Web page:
No.18 'Lewin' Miscellany...

No.18 ‘Lewin’ Miscellany…

A lot has been reported on the blog re the restoration of No.18.  Like all projects, there always seems to be bits and pieces that remain to be tidied up after completion, and the arrival of several new photographs to the collection seemed like a good excuse to reflect on the loco’s recent history and also showcase some new scenes and include some more familiar ones.

Below: A reminder of the subject matter, works no.683 of 1877 in Stephen Lewin’s Poole foundry yard – we assume awaiting delivery (via sea?) to the Londonderry Railway for use at Seaham Harbour. Note the rather neat means of mounting the engine to enable its movement by road!


Below: Fast forward seven decades and we find the much rebuilt No.18 (as it became at Seaham), still with open cab, parked in the locomotive yard above the docks.  It was to this condition that we restored the loco (it was rebuilt to this form in 1936) – ensuring that the most original surviving material could be retained.  Really we should regard it as a Seaham Harbour Docks built locomotive, incorporating bits of the original Lewin built No.18.

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Below: New images still appear from time to time, this one being taken in around mid 1940s – the cab is still open but not yet supporting the stanchions later fitted to support the roof (something we are doing now, as the roof flexes a great deal).


Below: By the 1960s, and following an overhaul which saw the cab enclosed, the loco had become something of a celebrity at Seaham, and was regularly photographed by visiting enthusiasts.  It is seen here at the foot of the notorious ‘Dogga Bank’ – a 1:11 graded link between the quayside and the sidings and yards above.

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Below: The loco was failed and withdrawn with boiler troubles (to name but one reason!) in 1969.  In 1975 it was presented to Beamish and is seen after arrival and a quick repaint.  Note the generally poor condition and missing items – something that would plague it for years to come.

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Below:  In the mid 1970s Beamish was the grateful recipient of a large amount of assistance from industry, which then still had capacity to donate its time and expertise.  An offshore supply firm called Laings in Hartlepool offered to restore No.18, it being sent to them for a restoration to as-built condition.  It would seem that no paperwork was created (or has survived) outlining the brief and what the work would entail, nor was much guidance to Laings offered in terms of the curatorial aspects of the restoration.  As a result, a rather unsatisfactory restoration resulted.  The main problems were never cured, much original material was discarded and even the colour would appear to be entirely conjectural.  However, it gave Beamish a working locomotive of sorts.  Here we see the boiler and frames.  The frames reveal the distortion that resulted from the removal of the well-tanks in 1936 and a consequently very weak front end.  We shall come back to this…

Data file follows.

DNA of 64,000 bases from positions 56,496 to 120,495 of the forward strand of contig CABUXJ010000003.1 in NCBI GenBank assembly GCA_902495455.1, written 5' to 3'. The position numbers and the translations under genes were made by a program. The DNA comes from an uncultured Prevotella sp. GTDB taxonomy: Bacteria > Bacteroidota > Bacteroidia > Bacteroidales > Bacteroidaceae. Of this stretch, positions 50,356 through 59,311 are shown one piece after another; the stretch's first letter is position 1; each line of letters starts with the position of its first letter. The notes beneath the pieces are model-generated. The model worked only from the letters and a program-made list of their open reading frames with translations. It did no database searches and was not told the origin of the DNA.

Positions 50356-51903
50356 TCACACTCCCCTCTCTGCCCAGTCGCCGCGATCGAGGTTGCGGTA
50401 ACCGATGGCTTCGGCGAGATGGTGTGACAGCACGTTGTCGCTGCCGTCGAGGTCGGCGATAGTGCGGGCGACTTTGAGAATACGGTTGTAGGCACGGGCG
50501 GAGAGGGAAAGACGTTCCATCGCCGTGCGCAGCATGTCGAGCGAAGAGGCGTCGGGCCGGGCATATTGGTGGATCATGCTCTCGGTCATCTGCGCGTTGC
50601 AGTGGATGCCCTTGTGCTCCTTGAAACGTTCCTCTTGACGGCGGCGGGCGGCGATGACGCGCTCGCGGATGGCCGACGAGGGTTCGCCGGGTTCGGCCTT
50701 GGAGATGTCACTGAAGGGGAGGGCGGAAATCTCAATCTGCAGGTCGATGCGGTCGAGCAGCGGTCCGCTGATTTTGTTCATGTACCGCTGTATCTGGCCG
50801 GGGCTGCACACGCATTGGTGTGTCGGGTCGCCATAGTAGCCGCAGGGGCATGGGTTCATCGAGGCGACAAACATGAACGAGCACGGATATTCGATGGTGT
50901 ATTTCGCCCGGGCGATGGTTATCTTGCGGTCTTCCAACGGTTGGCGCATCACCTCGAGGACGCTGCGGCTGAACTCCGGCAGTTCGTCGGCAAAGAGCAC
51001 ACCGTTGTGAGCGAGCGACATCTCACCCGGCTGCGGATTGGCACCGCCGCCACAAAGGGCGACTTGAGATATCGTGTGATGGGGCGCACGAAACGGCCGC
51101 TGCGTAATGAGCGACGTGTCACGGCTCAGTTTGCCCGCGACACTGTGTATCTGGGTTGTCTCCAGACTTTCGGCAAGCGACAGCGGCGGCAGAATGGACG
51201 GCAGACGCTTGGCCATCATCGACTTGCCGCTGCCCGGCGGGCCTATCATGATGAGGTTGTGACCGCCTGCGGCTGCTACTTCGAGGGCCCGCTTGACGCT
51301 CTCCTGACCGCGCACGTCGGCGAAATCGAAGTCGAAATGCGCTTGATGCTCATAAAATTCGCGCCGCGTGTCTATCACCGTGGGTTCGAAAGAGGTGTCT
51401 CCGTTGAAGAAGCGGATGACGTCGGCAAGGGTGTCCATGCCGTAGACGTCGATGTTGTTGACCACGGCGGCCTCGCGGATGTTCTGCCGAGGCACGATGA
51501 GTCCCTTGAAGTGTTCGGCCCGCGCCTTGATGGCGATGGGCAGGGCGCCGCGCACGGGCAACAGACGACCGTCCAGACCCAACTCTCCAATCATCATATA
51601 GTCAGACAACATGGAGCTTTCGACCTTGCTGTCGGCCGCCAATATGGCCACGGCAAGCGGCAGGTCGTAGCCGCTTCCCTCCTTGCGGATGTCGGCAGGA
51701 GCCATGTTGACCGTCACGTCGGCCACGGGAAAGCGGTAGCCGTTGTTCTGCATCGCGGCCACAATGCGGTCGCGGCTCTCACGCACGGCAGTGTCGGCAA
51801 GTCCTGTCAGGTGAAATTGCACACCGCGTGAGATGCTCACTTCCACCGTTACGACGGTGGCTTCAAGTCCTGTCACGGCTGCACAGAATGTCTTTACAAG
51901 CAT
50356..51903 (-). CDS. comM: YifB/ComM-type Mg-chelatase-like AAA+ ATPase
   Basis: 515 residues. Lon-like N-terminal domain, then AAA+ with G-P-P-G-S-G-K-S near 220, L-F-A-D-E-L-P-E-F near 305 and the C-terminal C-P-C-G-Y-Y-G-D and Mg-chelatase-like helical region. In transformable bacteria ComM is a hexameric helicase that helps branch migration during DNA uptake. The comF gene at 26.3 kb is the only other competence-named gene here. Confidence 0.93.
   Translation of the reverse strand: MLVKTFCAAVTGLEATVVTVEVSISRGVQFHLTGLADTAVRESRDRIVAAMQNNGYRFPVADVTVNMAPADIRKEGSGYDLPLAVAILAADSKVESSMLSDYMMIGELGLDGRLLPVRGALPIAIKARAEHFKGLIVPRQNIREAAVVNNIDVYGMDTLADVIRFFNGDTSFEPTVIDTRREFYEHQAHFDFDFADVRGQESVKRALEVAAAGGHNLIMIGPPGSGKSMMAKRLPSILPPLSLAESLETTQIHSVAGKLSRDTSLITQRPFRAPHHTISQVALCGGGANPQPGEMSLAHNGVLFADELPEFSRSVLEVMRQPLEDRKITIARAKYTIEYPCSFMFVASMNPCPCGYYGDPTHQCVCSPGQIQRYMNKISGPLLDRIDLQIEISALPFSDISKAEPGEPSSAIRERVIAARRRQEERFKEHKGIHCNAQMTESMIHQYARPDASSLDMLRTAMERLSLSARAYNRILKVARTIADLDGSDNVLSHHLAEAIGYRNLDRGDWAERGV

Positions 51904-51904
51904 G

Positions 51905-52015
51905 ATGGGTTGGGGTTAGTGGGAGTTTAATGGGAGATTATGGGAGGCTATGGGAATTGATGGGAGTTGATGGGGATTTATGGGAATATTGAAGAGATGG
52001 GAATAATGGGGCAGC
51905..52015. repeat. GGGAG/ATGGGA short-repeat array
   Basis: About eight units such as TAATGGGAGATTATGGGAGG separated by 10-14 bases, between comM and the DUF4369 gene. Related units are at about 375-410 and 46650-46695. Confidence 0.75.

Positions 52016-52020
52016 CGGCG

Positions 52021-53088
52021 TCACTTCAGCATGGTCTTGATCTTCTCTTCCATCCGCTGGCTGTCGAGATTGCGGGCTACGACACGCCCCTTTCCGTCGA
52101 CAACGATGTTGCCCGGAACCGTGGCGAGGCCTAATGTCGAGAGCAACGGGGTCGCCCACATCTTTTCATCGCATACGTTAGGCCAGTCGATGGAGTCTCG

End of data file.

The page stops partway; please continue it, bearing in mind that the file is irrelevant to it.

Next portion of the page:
Below: A large amount of the restoration consisted of fabrication work.  The boiler repairs were very temporary and the locomotive only ran for a few seasons before the boiler was condemned outright.  Sadly the original chimney was discarded, likewise the cast sandboxes and original cab platework.


Below: The result of the ‘restoration’ was outwardly very appealing and looked very smart, seen here awaiting removal to Beamish.

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Below: These photos are part of a large number recently donated to Beamish, and they fill a gap in the history of the engine wonderfully as before they appeared I had more pictures of it at work at Seaham on file than of the entire restoration and brief operation at Beamish.   I would imagine this is the team who carried out the work on the shop floor.  It is easy to be critical of this restoration, but it was done with the best of intentions at the time, if not up to the standards of work or recording that we might have applied today.


Below: Removal to Beamish – impressive kit!

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Below: These are what we now call the Colliery Exchange Sidings (the ice rink would be to the left of this view if taken today) showing No.18 apparently propelling Locomotion No.1.  It leaked.  A lot!  Film from the 1960s shows this too.  It also did it in 2013 until an issue with the main steam pipes was finally resolved.